“Because this was a longitudinal study, we collected multiple samples from each animal over the course of half a year,” McKenney says. “And the differences we saw in the gut microbiomes of adult females were consistent over time, which suggests that these differences in microbial communities may be playing an important role in the reproductive health of these animals. That said, we will need to do additional research to determine what that role may be, if any.”
The paper, “Effects of Age, Seasonality, and Reproductive Status on the Gut Microbiome of Southern White Rhinoceros (Ceratotherium simum simum) at the North Carolina Zoo,” is published open access in the journal Animal Microbiome. Corresponding author of the paper is Shweta Trivedi, a teaching professor of animal science at NC State and director of NC State’s Veterinary Professions Advising Center. The paper was co-authored by Kimberly Ange-van Heugten, a teaching associate professor of animal science at NC State; and by Jb Minter, director of animal health at the North Carolina Zoo and adjunct faculty member at NC State.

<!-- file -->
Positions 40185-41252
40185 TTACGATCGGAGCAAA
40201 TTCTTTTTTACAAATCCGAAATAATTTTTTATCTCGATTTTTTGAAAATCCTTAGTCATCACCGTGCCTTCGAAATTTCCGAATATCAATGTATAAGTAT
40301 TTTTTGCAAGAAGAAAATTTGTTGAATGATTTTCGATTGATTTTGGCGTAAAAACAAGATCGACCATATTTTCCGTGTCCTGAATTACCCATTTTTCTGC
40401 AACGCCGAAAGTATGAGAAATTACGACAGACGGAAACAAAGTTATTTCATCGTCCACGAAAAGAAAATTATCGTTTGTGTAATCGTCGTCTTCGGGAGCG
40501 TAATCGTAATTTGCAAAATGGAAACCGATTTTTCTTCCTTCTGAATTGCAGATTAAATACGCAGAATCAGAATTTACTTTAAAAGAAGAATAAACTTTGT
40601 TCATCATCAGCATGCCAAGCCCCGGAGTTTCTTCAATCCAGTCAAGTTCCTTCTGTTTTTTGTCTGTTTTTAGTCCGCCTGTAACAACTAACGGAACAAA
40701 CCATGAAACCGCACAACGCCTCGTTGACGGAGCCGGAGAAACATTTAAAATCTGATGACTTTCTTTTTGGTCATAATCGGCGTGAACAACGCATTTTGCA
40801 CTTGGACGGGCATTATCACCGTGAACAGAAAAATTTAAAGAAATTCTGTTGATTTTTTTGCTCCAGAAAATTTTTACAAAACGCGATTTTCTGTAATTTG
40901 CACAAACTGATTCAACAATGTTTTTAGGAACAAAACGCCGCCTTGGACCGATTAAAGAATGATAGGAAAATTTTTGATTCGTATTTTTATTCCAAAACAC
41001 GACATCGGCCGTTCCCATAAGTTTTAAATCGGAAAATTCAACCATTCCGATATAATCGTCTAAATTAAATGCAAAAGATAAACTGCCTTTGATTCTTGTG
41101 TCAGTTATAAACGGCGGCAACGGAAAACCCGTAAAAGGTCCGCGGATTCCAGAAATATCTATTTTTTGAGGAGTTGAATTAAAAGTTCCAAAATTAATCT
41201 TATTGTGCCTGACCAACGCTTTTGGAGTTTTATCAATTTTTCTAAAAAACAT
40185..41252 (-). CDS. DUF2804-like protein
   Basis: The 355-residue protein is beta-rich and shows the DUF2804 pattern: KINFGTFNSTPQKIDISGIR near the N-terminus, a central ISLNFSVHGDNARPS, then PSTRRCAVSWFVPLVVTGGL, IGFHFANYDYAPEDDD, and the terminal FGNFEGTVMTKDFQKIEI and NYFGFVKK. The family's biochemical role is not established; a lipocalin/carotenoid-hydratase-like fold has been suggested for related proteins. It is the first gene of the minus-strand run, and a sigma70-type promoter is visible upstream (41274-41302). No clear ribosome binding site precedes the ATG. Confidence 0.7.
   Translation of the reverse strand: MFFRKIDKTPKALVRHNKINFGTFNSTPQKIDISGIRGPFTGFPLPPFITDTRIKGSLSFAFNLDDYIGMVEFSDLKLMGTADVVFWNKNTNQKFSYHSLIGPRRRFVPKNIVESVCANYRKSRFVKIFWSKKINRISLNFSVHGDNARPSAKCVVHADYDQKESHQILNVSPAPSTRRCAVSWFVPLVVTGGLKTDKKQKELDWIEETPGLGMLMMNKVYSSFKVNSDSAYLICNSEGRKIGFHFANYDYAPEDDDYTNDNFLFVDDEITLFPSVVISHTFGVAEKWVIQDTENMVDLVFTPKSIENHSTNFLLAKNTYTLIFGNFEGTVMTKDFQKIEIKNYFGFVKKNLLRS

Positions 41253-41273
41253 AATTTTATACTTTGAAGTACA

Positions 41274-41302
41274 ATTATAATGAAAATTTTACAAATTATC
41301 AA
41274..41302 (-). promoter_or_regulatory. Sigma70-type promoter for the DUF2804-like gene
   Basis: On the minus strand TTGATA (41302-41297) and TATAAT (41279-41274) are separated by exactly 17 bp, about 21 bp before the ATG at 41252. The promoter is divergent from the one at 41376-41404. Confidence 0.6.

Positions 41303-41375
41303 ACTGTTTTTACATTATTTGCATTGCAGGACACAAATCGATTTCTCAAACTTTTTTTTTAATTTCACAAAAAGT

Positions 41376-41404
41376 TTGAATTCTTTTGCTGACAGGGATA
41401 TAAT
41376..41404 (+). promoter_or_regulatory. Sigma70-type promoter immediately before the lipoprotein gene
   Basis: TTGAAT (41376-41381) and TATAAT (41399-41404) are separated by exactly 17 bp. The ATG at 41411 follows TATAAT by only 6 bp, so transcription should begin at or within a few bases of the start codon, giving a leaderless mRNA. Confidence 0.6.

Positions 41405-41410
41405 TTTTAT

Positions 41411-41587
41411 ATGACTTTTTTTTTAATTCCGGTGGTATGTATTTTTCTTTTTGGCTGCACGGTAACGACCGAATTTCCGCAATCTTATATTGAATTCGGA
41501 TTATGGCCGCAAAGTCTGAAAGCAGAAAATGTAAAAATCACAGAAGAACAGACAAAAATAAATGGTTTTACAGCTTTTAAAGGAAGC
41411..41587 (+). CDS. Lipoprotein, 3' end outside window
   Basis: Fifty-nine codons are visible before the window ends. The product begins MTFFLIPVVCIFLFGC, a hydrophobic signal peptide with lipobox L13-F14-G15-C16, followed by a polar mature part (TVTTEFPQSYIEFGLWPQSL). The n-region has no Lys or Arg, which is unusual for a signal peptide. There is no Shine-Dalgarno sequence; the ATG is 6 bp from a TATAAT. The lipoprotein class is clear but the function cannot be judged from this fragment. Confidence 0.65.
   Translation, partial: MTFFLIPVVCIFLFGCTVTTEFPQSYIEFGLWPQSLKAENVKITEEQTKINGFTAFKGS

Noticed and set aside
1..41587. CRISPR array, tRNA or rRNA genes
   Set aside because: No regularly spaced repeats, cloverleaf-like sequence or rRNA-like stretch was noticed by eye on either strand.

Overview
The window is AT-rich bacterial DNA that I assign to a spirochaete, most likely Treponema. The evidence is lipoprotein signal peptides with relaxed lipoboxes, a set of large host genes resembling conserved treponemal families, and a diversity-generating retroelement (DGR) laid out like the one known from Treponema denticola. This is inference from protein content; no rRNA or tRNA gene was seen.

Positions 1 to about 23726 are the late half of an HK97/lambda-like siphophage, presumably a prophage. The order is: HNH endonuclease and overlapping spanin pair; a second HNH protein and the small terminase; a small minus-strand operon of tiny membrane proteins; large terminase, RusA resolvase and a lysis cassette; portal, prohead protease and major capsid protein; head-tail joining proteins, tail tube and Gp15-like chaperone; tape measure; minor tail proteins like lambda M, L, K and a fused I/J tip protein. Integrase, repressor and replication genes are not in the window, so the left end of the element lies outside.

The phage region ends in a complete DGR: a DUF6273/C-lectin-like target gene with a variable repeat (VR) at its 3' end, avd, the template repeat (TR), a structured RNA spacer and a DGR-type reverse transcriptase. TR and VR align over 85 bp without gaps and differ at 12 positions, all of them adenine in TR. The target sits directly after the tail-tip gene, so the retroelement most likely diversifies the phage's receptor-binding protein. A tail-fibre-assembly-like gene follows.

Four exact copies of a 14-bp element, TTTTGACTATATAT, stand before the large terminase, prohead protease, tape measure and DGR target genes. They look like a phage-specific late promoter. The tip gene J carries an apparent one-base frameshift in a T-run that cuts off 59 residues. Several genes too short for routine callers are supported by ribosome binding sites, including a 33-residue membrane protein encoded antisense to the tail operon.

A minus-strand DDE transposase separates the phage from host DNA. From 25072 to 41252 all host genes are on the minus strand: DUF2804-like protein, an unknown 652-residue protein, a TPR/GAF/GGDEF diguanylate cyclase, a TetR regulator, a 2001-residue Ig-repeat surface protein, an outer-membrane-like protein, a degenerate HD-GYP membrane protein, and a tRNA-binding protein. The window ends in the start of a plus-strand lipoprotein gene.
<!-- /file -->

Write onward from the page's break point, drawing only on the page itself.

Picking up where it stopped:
Note to Editors: The study abstract follows.
“Effects of Age, Seasonality, and Reproductive Status on the Gut Microbiome of Southern White Rhinoceros (Ceratotherium simum simum) at the North Carolina Zoo”
Authors: Christina M. Burnham, Erin A. McKenney, Kimberly Ange-van Heugten and Shweta Trivedi North Carolina State University; Larry J. Minter, North Carolina State University and North Carolina Zoo
Published: May 5, Animal Microbiome